Sarah

This sombre Holocaust drama based on a best-selling French novel finds Kristin Scott Thomas in typically fine form as an investigative journalist exploring French complicity in the notorious Vel d’Hiv roundup of Parisian Jews in July 1942.

An American woman married to a Frenchman, Scott Thomas’s Julia is researching the shameful episode – in which some 13,000 Jews were arrested by local police and held in the Vélodrome d’Hiver cycle stadium before being interned and sent to the death camps – when she discovers that the apartment in Paris’s now-chic Marais district belonging to her husband’s family has a link with the tragedy.

We learn the fate of the Jewish family that once occupied the flat in the film’s parallel narrative, which revolves around 10-year-old Sarah (Mélusine Mayance) and her snap decision when the police raid their home to lock her four-year-old brother in a closet for protection.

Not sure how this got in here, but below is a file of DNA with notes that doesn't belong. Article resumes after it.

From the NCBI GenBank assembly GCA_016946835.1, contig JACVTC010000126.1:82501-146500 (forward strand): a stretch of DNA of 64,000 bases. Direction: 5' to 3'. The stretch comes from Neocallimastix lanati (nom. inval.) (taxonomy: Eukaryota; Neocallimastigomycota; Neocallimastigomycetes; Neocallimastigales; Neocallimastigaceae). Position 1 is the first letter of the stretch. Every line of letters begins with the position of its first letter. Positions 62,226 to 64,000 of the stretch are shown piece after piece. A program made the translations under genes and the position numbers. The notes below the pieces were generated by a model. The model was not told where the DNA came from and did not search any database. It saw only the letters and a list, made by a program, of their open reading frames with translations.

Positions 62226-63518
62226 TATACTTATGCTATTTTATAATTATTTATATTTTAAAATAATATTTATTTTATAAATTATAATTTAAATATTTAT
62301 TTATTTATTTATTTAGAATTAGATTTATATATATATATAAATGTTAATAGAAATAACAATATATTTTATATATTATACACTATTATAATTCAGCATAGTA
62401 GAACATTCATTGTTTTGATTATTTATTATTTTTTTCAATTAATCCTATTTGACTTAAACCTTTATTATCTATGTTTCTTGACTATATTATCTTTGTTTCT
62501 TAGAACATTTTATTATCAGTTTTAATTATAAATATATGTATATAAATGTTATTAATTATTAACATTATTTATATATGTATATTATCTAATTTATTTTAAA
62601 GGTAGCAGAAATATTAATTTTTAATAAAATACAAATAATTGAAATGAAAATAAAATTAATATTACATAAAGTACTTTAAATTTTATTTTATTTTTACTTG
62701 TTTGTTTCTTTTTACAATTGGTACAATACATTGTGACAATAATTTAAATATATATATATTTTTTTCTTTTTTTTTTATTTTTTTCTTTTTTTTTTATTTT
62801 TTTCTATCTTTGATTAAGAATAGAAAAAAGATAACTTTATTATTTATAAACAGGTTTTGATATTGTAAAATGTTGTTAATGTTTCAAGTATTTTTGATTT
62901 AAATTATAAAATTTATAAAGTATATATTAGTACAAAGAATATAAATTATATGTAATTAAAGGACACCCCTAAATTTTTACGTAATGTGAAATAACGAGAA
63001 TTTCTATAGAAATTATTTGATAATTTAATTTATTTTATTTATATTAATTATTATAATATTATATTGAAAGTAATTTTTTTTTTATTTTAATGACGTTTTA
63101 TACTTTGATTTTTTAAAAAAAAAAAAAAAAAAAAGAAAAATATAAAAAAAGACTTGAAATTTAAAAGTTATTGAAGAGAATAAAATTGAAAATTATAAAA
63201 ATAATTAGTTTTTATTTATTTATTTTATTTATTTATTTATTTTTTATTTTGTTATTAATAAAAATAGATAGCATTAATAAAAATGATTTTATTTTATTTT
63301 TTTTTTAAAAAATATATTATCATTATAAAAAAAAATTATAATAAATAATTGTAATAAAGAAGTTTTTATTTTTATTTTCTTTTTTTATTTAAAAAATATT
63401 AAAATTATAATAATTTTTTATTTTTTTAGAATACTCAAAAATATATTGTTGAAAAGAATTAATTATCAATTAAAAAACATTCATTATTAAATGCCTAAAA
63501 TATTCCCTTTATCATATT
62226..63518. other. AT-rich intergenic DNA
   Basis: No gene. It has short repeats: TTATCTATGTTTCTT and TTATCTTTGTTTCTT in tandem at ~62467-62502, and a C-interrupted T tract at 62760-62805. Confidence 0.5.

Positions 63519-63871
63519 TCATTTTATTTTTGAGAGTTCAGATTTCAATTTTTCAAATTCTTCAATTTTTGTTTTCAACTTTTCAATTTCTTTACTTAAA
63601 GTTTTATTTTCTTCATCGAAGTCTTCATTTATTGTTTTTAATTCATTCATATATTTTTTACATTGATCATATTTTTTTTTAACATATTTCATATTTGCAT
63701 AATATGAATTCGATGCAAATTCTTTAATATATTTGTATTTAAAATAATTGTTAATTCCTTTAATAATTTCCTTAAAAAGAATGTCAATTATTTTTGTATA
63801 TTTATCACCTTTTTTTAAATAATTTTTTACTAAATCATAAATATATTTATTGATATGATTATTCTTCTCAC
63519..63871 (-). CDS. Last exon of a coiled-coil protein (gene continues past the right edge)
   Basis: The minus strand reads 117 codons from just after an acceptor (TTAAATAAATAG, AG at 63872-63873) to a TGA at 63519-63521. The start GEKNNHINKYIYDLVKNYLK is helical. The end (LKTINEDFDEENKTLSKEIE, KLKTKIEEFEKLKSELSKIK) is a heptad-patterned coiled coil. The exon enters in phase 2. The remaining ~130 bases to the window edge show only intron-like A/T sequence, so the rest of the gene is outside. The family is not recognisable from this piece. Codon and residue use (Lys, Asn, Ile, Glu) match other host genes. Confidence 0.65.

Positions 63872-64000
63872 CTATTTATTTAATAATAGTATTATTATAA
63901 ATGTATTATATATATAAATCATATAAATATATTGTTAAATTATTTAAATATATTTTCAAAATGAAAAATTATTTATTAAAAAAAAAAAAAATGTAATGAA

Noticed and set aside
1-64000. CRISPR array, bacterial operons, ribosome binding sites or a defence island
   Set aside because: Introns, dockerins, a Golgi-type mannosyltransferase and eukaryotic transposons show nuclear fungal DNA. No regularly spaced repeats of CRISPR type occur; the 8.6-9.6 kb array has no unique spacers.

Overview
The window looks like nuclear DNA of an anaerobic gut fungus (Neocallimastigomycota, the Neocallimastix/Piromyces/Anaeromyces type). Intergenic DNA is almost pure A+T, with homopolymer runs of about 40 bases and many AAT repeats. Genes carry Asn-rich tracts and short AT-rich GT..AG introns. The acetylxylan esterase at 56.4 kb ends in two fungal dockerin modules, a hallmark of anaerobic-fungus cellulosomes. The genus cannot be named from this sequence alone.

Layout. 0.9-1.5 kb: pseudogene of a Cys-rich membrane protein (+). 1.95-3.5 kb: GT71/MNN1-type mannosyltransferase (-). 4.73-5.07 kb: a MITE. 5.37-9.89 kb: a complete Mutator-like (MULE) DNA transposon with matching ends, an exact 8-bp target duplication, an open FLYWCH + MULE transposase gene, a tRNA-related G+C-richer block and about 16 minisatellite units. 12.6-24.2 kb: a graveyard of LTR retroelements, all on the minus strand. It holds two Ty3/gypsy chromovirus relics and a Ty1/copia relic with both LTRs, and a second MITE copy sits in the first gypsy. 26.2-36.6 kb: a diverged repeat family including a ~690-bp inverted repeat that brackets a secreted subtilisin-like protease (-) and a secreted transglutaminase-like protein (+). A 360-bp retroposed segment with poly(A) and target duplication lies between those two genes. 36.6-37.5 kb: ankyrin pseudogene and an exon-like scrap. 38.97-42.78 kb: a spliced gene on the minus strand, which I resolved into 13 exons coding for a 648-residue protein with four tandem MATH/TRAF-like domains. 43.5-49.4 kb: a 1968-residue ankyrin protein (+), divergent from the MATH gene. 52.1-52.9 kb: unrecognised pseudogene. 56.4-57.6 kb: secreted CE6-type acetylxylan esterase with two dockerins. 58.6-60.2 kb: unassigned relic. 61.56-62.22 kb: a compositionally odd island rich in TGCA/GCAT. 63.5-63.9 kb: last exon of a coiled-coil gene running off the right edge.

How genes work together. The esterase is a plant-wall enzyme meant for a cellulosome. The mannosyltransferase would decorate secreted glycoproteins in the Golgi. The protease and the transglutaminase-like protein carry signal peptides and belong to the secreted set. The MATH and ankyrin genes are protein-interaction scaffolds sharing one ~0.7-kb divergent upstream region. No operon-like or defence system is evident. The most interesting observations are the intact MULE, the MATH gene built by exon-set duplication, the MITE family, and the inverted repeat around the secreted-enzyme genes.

Sarah

Sarah’s half of the film is gripping and moving, and the grim scenes in the cycle stadium itself are particularly well staged, as is the even more harrowing scene in the Beaune-la-Rolande transit camp, which sees children torn from their mothers’ arms. Yet the film’s other half is less successful, despite Scott Thomas’s excellent performance.

That’s partly because of the contrived and plodding way in which the present-day story unfolds, partly because of the clunkiness with which the script spoon-feeds the viewer information, but mostly because Julia’s marital woes are pitifully tiny compared with the enormity of the events she is researching. In spite of this imbalance, Sarah’s Key still makes a powerful impact thanks to the vividness and urgency of its historical scenes.

Released on DVD & Blu-ray on Monday 28th November by Studio Canal.

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